Society, as an evidence that this hope was not to be disappointed. 

Punctual and faithful in his attendance on the deliberations of 
the Board, liberal towards the sentiments of others, while ex- 
pressing with candour and firmness his own opinions, with a spi- 
rit that would quickly glow with indignation at deeds of inhu- 
manity or baseness, or yield prompt and joyous praise to gene- 
rous and noble actions, his occasional peculiarities of thought 
sprung from ardent enthusiasm in the cause of man, an enthusi- 
asm not easily satisfied with the present progress of improve- 
ment, but high-wrought with the anticipations of a better age. — 
The grief of the Board on the occasion of the decease of this la- 
mented individual, is expressed in the following Resolutions: — ■ 

32 Contributions. [ftlarch, 

Office of the Colonization Society, Washington, March 29, 1828. 

At a meeting- of the Board of Managers of the American Colonization So- 
ciety, called for the purpose of paying- an honourable and merited tribute of 
respect to the memory of Dr. William Thobnton, late one of its zealous 
and much esteemed members, the following- preamble and resolution^ were 
unanimously adopted : 

This Board having heard with very deep regret of the death of Dr. Wil- 
liam Thornton, one of its earliest and most highly valued members, and 
whose loss must be severely felt by the friends of Africa and mankind; 

There fore. Revoked, That, as a tribute of respect to the memory of the de- 
ceased, the members of this Board will attend his funeral, and that they will 
wear crape on the left arm for thirty days. 

Ecxolvcd, That the above preamble and resolution be transmitted to the 
family of the deceased, and published in the National Intelligencer of this 

C owtYibwtioiis 

To the American Colonizatian Society, from 1st March to 1st 

April, 1828. 

An association of Ladies of the two Presbyterian Churches, Rich- 
mond, Va., to constitute Rev. Jonas King a life member, $30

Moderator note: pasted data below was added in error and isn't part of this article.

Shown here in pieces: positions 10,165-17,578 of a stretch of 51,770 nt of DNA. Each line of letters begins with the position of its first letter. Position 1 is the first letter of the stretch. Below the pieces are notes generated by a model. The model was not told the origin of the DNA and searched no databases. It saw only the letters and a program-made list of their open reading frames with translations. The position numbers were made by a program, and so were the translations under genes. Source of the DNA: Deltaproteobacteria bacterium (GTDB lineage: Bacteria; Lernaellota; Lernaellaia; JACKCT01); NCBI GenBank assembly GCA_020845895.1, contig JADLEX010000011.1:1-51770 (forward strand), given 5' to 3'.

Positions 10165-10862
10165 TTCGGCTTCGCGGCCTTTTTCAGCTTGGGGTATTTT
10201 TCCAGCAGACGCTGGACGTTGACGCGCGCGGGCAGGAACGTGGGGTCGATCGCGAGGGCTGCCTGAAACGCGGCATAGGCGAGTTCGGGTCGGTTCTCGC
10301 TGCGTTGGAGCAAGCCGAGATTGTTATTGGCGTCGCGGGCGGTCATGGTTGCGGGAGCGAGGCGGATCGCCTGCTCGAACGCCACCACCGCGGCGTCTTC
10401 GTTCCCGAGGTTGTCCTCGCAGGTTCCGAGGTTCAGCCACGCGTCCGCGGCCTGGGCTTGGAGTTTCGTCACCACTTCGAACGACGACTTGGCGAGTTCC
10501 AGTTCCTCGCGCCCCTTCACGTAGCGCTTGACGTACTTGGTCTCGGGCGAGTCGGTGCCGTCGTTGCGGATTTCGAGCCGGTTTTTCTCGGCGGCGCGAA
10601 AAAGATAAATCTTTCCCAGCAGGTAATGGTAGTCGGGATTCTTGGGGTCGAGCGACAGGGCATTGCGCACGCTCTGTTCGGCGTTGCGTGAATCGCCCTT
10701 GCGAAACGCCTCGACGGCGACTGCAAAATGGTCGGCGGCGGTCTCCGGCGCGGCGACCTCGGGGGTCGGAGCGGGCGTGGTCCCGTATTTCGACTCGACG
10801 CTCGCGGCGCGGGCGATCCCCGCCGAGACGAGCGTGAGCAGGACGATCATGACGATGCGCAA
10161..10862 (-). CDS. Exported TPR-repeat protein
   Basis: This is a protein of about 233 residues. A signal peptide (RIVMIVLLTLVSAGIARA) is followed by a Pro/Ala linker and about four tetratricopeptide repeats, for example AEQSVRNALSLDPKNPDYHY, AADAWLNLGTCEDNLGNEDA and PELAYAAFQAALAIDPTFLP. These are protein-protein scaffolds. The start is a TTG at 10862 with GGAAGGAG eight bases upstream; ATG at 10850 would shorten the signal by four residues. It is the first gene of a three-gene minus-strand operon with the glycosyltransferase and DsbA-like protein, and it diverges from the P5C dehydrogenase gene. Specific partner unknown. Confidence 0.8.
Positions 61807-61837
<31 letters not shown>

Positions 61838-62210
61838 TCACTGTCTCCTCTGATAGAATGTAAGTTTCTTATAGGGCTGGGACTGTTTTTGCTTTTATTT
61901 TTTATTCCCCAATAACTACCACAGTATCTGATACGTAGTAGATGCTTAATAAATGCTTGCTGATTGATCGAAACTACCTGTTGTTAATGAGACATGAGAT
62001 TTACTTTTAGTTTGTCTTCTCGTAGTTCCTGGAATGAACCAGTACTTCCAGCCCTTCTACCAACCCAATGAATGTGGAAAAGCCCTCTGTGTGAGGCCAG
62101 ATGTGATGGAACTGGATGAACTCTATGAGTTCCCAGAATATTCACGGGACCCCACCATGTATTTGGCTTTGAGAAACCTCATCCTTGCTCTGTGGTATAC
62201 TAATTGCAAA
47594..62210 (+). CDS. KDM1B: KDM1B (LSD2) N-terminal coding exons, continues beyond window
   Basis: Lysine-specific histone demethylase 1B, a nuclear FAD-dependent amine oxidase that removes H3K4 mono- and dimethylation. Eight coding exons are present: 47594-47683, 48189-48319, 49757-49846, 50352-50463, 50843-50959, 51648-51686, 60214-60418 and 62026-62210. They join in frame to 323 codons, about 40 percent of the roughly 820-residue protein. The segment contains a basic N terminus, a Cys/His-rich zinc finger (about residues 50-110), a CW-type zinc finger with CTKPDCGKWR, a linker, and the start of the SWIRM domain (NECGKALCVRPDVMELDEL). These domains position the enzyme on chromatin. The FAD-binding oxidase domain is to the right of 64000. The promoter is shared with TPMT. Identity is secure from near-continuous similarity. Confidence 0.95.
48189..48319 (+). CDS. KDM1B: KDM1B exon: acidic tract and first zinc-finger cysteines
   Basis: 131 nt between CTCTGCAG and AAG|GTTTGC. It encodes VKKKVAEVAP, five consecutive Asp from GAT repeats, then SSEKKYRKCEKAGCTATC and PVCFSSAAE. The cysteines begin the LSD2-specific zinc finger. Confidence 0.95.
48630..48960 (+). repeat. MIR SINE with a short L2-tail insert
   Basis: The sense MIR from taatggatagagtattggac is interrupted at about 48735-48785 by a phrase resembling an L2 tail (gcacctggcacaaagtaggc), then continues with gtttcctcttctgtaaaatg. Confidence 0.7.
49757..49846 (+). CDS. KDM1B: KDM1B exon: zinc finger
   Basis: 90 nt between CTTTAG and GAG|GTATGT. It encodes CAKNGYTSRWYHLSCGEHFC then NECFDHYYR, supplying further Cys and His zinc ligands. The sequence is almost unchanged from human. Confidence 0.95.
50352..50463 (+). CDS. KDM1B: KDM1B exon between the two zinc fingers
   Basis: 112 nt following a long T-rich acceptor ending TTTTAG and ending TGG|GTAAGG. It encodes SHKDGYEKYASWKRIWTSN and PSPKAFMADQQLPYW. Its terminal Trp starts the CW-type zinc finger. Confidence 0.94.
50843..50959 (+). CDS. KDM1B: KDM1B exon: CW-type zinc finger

Literary Society, Romney, Va., per Wm C. Woodrow, Esq. Sec. 26 

Collections per Mr. Tappan of Boston, as follows: 

From North Yarmouth and Cumberland — 4th July last, 18 36 
Harvey Sessions, Newport, for Repository for 1827, ... 2 

From Westhampton, Mass. — 4th July, 13 08 

From Southampton, Mass 4th July, 8 58 

From South Hadley, Mass., 1st Parish, 12 

From East Hampton, 7 58 

From a Lady in Greensborough, Vermont, 1 

From Hendley, Mass.— 4th July, 17 03 

From individuals in Ashfield, Mass 2 68 

From Executors of the late Aaron Woodman, of Boston, 250 
"Female Society in Dedham, for educating children in 
Africa," to constitute Rev. Mr. Searle a life member, 30 

362 31 

Jasper Corning, Esq., of Charleston, S. C. — his first payment un- 
der the proposition to contribute the same sum annually for ten 

vears, on condition that 100 persons can be found to do the same, 100 

Tlios. P. Wilson, Esq., of Bockville, Md 10 

Collections by Rev. B. O. Peirs, as follows: 

In Doct. Herron's Church, Pittsburg, 22 55 

Auxiliary Society, Pittsburg, 42 

Do. Maysville, 60 

Rev. Mr. Todd's Church, Flemingsburg, 15 

Mr. Smith's Church, Frankfort, 4 

Mr. Coxe, of Maysville, 5 

Repository, 4 

152 55 

$680 86 





Vol. IV. APRIL, 18Z8. No. 2. 

Of Mission from Cape Coast Castle to Ashantee, with a Statis- 
tical account of that Kingdom, and Geographical Notices of 
other parts of the Interior of Africa. By Edward Bowdich, 
Esq., Conductor. London, 1819. 

(Continued from p. 13.) 

Our last number contained a minute account of the very im- 
posing circumstances which attended the entrance of Mr. Bow- 
dich and his companions into Coomassie, the capital of Ashan- 
tee. "A range of spacious but ruinous buildings" were allotted